At the point of this rejection, Tarnas asked, “What was I thinking, that I could write this book?” But he wrote it anyway, even after going through absolute self-doubt, and eventually of course, the book became a best-seller. Self-doubt, he wrote, is crucial to the unfolding of the writer and to the spiritual being. St. John of the Cross feels it is dying, surrounded by the sight of the soul’s absolute misery. At that moment, the Divine is re-making the soul to be divine. This dark night is experienced as absolute loss; you are a failure and everything is going absolutely the wrong way.
A great deal of theory proposes that the birth process is experienced as rejection by the infant because all they knew as their universe is excreting and rejecting them; therefore it is absolutely crucial to be worthless and rejected as a spiritual being. When we go through that, then we are born as writers and people; gratefully dead, twice born. What dies is something that needed to die in order for birth to take place. (Here, I was reminded of when Jesus said, “Unless a grain of wheat fall into the ground and die, it remains alone by itself. But if it die, it bears much fruit.”)
People who have had near-death experiences or a death-rebirth experience have this kind of epiphany. All the times when they thought they were most abandoned are the times that they hold most precious and almost revere later, because these were the parts that soldiered on and received grace. You don’t look back on the times when you were honored or elevated, but on the painful times which you now see were serving some larger goal and deeper purpose.
Six O’Clock: The Ancestors
At the 6:00 position of the writer’s mandala are the Ancestors, the culture from which we come, one’s history and the history of one’s people. There is a boundless expanse of soul that is a body to history; one must read, read, read. Read the great works, as many as you can. Thoreau said, “Don’t just read the Times, read the eternities.” Reading great cultural and historical works will expand the quality of your writing and deeply expand your breadth of reference and your depth of understanding.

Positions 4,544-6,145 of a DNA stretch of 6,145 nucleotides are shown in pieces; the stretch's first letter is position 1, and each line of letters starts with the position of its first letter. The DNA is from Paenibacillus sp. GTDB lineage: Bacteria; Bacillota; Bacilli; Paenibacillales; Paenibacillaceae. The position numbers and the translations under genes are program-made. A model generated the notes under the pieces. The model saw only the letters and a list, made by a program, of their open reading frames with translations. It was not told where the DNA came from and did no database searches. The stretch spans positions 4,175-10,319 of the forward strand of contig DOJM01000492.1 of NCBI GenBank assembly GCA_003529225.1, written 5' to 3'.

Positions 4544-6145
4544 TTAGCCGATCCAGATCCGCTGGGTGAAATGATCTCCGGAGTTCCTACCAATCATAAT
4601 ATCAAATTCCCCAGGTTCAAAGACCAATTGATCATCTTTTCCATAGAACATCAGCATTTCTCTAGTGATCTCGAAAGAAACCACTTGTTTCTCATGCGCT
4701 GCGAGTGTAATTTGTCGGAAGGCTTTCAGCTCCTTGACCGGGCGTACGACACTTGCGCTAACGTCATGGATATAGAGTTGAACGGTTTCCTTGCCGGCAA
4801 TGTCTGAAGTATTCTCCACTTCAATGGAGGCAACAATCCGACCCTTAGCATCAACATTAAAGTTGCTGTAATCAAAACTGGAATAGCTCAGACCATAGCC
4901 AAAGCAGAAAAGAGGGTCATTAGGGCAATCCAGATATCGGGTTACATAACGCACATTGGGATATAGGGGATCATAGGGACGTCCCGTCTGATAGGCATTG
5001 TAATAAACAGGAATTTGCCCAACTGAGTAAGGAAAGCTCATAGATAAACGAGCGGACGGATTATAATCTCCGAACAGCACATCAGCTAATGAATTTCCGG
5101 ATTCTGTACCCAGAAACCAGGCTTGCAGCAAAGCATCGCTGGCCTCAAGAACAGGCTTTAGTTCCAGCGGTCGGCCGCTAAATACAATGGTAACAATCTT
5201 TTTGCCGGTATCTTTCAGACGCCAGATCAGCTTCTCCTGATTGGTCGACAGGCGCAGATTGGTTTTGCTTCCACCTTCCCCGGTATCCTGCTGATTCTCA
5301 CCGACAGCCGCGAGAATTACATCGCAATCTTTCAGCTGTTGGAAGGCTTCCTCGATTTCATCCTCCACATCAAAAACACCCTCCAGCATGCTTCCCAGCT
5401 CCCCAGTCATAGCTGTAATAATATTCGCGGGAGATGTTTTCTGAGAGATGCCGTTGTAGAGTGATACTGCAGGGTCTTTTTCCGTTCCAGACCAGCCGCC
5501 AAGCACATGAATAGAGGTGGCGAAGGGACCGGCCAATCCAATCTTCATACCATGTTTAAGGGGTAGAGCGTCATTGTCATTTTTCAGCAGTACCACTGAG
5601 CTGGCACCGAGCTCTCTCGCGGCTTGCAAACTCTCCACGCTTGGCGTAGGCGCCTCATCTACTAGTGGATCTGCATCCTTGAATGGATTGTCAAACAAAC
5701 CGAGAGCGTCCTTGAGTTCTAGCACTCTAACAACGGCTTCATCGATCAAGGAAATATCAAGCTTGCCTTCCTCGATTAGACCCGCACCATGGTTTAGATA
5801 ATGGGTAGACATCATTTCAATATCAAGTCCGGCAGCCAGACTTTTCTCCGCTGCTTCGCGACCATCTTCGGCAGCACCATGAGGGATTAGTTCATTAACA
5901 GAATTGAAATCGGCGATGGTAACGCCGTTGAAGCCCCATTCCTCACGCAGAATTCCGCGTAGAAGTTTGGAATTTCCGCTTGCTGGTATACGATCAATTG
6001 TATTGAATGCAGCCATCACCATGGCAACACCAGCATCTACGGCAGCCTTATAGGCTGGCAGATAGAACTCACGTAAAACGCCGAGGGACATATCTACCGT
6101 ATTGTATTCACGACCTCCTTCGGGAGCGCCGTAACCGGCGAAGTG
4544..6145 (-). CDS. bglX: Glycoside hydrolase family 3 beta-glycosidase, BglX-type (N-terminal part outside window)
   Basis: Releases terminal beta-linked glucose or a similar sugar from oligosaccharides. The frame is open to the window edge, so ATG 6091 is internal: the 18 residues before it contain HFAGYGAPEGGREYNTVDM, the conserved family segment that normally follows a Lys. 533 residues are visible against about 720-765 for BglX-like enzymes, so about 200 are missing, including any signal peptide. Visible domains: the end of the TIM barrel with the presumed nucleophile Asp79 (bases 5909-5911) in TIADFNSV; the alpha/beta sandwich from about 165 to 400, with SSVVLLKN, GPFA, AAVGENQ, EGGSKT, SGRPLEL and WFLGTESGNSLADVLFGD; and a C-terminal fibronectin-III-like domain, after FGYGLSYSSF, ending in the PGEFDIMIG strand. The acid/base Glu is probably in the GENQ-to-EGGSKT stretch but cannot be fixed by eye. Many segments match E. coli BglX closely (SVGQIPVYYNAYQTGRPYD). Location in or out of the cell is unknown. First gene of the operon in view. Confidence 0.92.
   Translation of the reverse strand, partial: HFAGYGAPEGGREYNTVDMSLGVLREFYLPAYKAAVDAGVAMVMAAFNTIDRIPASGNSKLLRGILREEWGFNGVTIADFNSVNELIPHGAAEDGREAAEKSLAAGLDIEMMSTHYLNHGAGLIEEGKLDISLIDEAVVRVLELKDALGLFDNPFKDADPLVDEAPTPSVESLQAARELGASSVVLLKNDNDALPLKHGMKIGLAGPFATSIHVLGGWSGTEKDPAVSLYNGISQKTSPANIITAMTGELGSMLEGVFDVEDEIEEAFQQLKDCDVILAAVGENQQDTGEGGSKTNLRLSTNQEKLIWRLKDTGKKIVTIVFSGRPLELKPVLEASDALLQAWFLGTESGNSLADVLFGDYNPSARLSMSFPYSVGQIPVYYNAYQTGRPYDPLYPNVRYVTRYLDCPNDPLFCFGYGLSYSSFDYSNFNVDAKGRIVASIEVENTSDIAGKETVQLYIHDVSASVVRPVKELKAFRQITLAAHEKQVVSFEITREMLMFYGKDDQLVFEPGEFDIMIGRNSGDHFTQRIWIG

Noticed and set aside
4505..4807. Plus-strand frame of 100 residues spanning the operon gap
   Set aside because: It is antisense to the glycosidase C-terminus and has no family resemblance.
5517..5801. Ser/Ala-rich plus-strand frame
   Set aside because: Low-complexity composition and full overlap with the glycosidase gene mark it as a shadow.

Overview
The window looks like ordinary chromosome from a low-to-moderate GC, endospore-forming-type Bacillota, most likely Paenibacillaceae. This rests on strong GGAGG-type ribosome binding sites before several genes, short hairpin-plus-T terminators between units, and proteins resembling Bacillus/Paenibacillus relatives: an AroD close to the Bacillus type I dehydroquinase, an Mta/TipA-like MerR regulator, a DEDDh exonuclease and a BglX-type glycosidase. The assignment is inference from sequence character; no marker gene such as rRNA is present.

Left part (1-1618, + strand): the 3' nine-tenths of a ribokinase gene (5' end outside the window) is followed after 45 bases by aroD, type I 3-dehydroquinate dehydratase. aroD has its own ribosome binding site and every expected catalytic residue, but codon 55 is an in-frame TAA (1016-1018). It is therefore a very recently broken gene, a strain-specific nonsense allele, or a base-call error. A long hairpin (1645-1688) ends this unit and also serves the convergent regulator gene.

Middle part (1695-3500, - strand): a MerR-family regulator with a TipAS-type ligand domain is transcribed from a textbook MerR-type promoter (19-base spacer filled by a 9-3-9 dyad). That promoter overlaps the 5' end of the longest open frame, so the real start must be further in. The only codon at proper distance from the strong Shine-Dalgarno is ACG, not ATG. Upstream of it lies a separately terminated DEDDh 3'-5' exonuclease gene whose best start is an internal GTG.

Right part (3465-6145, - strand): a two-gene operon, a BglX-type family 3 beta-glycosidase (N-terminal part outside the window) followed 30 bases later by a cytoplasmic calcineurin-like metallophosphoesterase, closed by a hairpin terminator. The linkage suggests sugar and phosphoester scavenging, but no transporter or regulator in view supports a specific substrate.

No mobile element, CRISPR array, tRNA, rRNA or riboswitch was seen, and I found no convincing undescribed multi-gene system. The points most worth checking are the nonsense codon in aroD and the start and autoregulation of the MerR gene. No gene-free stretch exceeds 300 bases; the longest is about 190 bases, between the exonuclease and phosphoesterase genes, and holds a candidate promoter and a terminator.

Learn everything you have to know to say something well. You can’t fake it. The only people you’ll be able to fool are the people who don’t know anything, people who are uneducated. The people you want to read you will be able to catch your inauthenticity right away. When we’re young, we try to make up for our lacks by a greater intensity of statement, often over-stating things with greater force and greater confidence than needed. This has a tinge of inflation that the truly authoritative reader will see through. What you want to do is to devote yourself to learning in whatever field you want to contribute something new to; you want to master whatever it is with enough authority that you can speak with confidence. This often takes a long preparation, and it’s a continuing journey. You want to be there and be ready when the inspiration comes through.
Don’t only read the essentials in your field, but read the best in your culture. Read Shakespeare, the Bible, the cultural references that are essential to the western mind. Watch the great films and great filmmakers such as Bergman, Fellini, and Trousseau. Be familiar with the works in your field that constitute the set of assumptions you’re drawing upon or want to transcend. Certainly, our task is challenging in this day and age because so much has been written and published. Aristotle could have read everything relevant in about two months-and he did. Even Descartes could read all the original sources in his lifetime, but by the time you get to where we are, you really have to depend on great scholars who write works that will mediate your access to large realms of ideas, many works, and whole traditions. Today, we depend on secondary scholarship to open up the vistas.
Next: The last two positions of the mandala, the Thou and the Divine.